Personal Responsibility and Credit

Explore good habits you can develop to build a healthy relationship with credit


Understanding credit can be challenging at times. What’s a credit score? How do credit reports work? When does your credit history start? And what, exactly, is credit utilization? It’s a lot to digest. And some of it may seem beyond your control.

The truth is, there are many factors impacting credit that you can tackle with awareness, self-discipline and personal responsibility. 

“Your credit score is mostly based on a demonstrated history of responsibility,” says Mira Megs Lathrop, co-creator of the Capital One® Money Coaching program.

Why’s that so important? Because credit scores are used by companies to determine whether you’re a good candidate for things like mortgages, car loans, credit card applications, rental applications—even jobs.

As the Consumer Financial Protection Bureau (CFPB) notes, credit scores are predictors of your likelihood to pay debts on time. 

As you learn more about credit, you can start to identify places where your actions and personal responsibility can have an effect. Here are a few places to start.

Pay Your Bills on Time

Generally, your credit score is calculated using a mathematical formula that takes into account all the information in your credit report. There are multiple credit reporting agencies, and each uses its own scoring criteria, so it’s normal to have multiple scores. 

All that aside, one of the most important factors within your credit report is payment history.

“An easy way to show responsibility is to always pay your bills on time,” says Lathrop, who’s also a Certified Money Coach®.

When it comes to credit card bills, you don’t have to wait until the end of each month to pay them. Lathrop says you can get in the habit of paying on time by changing how you approach those payments.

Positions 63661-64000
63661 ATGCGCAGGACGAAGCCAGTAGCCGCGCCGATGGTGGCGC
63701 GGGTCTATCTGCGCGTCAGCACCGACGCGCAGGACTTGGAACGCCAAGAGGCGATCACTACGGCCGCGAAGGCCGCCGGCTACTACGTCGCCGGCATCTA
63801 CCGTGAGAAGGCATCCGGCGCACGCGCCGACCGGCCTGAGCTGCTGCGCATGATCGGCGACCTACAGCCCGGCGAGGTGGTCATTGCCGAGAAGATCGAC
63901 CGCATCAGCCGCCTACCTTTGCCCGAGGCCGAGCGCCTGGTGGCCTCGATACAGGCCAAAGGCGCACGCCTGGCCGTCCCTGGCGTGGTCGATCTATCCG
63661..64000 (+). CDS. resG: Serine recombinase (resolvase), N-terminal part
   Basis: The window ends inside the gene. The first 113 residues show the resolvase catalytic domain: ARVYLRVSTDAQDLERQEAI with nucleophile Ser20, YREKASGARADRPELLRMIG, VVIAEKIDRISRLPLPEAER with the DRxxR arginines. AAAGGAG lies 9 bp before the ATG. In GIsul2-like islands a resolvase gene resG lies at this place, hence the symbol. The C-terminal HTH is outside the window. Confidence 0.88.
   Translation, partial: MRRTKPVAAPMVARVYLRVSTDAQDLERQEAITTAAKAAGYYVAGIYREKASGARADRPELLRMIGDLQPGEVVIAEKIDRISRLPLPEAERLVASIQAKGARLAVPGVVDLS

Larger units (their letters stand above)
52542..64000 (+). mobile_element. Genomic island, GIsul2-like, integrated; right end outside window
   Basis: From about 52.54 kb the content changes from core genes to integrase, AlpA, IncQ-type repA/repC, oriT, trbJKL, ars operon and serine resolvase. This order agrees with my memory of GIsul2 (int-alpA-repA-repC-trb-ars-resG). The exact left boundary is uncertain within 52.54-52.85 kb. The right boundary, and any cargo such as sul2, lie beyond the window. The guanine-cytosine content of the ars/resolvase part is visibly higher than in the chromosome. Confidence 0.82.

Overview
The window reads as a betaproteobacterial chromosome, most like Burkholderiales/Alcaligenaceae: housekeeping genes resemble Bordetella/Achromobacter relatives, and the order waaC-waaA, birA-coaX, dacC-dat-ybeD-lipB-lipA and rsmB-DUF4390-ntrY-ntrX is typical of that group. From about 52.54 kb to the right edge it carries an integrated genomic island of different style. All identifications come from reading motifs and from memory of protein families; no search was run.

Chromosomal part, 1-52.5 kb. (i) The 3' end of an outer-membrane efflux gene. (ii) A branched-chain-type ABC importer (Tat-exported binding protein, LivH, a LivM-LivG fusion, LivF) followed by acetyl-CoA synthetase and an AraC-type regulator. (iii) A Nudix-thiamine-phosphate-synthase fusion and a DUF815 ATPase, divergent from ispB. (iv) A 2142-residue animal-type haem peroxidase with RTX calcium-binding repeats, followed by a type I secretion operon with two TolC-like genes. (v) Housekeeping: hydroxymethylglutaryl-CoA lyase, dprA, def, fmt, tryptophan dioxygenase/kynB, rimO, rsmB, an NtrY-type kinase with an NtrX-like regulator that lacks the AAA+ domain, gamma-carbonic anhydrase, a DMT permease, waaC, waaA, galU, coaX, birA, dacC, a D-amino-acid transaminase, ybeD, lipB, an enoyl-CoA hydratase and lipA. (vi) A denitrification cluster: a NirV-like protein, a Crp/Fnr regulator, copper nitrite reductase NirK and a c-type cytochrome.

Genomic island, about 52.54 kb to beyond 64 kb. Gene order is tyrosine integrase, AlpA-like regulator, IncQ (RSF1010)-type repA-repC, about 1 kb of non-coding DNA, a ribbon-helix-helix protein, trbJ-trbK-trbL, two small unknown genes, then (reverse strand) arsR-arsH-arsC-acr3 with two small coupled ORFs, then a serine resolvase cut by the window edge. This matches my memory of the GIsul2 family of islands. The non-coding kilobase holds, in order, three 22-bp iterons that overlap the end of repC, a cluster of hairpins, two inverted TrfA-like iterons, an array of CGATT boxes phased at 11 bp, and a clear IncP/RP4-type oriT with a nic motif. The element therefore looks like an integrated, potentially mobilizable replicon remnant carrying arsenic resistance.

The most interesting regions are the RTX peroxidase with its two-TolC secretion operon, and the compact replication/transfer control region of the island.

Developing a regular payment schedule can help you control your debt and create a conscious relationship with your money, she says. 

Track Your Spending

If you can maintain awareness around your spending, you can better avoid going beyond your means. And that can help make sure you’re able to pay bills on time. Creating a weekly routine to review account statements, bills and your budget can help.

“Create a money ritual,” Lathrop says. “Sit down once a week and look at your statements. How do you feel about your expenses? Do your statements look accurate?”

Statements offer a valuable record of your purchasing habits—especially online statements, which can offer a near-real-time account of your finances. They’re also likely to be more reliable than any running tally you’re keeping in your head.

“Memories are selective, and we don’t remember all of the little expenditures that pile up,” Lathrop says. 

Consider Your Spending

When you check in on what you’re spending more frequently, it may be easier to control some of your expenses. And that act of personal responsibility could help you avoid hitting your credit limit, something the CFPB advises.

“Credit scoring models look at how close you are to being ‘maxed out,’” the agency says. “So try to keep your balances low compared to your total credit limit.”